Why the 5 words your employees use to describe your workplace culture matter


The 2019 ‘Webby’ awards were recently announced. The leading international honor recognizing “excellence on the internet”—including websites, interactive advertising, online film and video, and mobile content—is probably more famous for its acceptance speeches than for the award itself. By rule, winners are limited to five words or less in their addresses.

Some of the most interesting? Just look at what you can say about your organization in a 5-words-or-less acceptance speech:

  • "Houston, we have a Webby." — NASA
  • "Love is stronger than cancer." — SurvivorNet
  • "Earth isn't flat. Facts matter." — Field Museum
  • "Meow meow meow hiss meow." — Wieden+Kennedy
  • "How to win: teach." — Smithsonian Center for Learning and Digital Access
  • "Russia couldn’t hack this vote." — McClatchy News

These mini acceptance speeches certainly demonstrate the power of words and the importance of choosing them carefully and thoughtfully. It also got us thinking about its significance, when it comes to describing a company’s workplace culture and employment environment.


How would your employees describe your workplace culture in 5 words?

New call-to-actionIf you spend any time on Glassdoor, Indeed, or other company review sites, you’ll notice employees (and ex-employees too) using certain words over and over again when describing the best workplaces. It is pretty clear that individuals want to join and work best in companies, the cultures of which exhibit these attributes:

  • are Respectful, Friendly, and Fair
  • demonstrate Trust and Integrity
  • are Adaptable and Open Minded
  • empower Decision Making
  • are Transparent and embrace Change
  • value Teamwork and Communication
  • are Busy, Challenging and Result- Oriented
  • emphasize Responsibility
  • are Inclusive and Diverse
  • provide Learning Opportunities
  • are Family-Friendly and Flexible
  • offer Meaning and Purpose

On the other hand, words and phrases that are most used by employees to describe poor or dysfunctional workplace cultures include: stressful (#1), rigid, demanding, inconsistent, disengaged, micro-managing, unethical, biased, toxic, unsupportive, discriminatory, boring, poor communication, hyper-competitive, office gossip, undisciplined, poorly managed, no leadership.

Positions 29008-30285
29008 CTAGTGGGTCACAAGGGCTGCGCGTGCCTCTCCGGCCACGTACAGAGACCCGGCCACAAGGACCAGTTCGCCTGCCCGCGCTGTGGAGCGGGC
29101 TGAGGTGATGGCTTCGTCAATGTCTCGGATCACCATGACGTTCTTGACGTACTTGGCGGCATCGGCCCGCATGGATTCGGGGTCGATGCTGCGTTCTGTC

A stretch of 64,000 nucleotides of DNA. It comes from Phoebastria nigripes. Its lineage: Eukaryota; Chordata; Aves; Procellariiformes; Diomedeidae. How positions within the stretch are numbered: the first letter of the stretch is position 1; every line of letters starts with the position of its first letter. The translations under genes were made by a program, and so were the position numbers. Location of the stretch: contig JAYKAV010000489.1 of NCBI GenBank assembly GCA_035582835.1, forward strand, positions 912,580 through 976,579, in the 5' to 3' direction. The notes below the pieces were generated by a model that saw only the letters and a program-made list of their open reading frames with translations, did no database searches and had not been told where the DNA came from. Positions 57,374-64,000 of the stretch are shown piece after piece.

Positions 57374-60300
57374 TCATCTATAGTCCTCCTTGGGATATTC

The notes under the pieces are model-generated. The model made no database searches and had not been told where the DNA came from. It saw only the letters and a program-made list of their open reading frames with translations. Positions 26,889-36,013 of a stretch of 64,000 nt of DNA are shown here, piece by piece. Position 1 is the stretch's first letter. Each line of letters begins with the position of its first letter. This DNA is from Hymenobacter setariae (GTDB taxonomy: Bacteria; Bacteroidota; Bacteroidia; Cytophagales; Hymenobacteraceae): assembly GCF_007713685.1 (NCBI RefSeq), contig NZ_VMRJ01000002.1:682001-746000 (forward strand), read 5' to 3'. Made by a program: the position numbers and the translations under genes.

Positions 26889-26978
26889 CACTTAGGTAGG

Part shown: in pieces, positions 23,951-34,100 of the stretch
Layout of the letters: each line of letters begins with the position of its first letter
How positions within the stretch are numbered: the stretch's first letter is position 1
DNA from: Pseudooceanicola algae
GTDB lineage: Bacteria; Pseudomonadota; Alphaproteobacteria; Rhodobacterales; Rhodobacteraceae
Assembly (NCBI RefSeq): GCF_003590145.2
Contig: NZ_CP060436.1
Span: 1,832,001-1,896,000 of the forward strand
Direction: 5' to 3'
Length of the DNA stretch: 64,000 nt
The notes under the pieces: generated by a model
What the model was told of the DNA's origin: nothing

How employees express themselves in rating their workplaces can provide valuable data for employers. Positive words and phrases can pinpoint the attributes that are working within your employment climate, are most meaningful to employees, and best define you as an employer of choice.

Even ‘not-so-good’ reviews of your employment culture can offer valuable insights and help you identify what is needed to change your culture for the better. They can identify with precision the areas causing employee dissatisfaction. With this knowledge, you can act to improve your employer reputation, by responding effectively and implementing changes to strengthen your overall value proposition to current workers and job candidates alike.


Want to improve company performance?

Choose these words to describe your culture.

Research shows there are six words that represent the cultural attributes people look for most in an employer. These are purpose, opportunity, success, appreciation, wellbeing, and leadership. Further, it’s been shown that employers who improve even slightly in each of these six areas realize talent-related improvements:

  • 53% are more likely to have highly-engaged employees
  • 29% are more likely to have innovative and high-performing employees
  • 22% are less likely to have experienced layoffs in the previous year
  • 25% are more likely to have teams growing in size in the previous year, instead of stagnating or decreasing

These are attributes that should be emphasized in your employee value proposition, in all employer branding efforts and in internal HR messaging. Just make sure you use your employees’ own words to express them. The way your people describe your company’s culture and work experience should form the foundation for your brand and all your internal retention efforts, as well as your external recruiting efforts.

So, the next time you happen to hear an employee talk about your organization, or see an employee’s review of your company on a website, pay attention to the words used. That type of information could provide you the best clue to improve your success in attracting and retaining the best talent.

Do you know what it takes to drive better engagement with your candidates and employees? Talk with the experts at Newton Talent and learn how we can help you build and implement the right strategy for your company. Connect with us today.



Written by Patty Silbert

President of Newton Talent since 2018, Patty Silbert has over 30 years of experience developing the innovative solutions that help HR professionals just like you meet their most pressing recruitment challenges and their companies achieve their talent acquisition goals. She is a regular writer and speaker on the subjects of recruitment strategy, employment branding, HR technology, and leadership.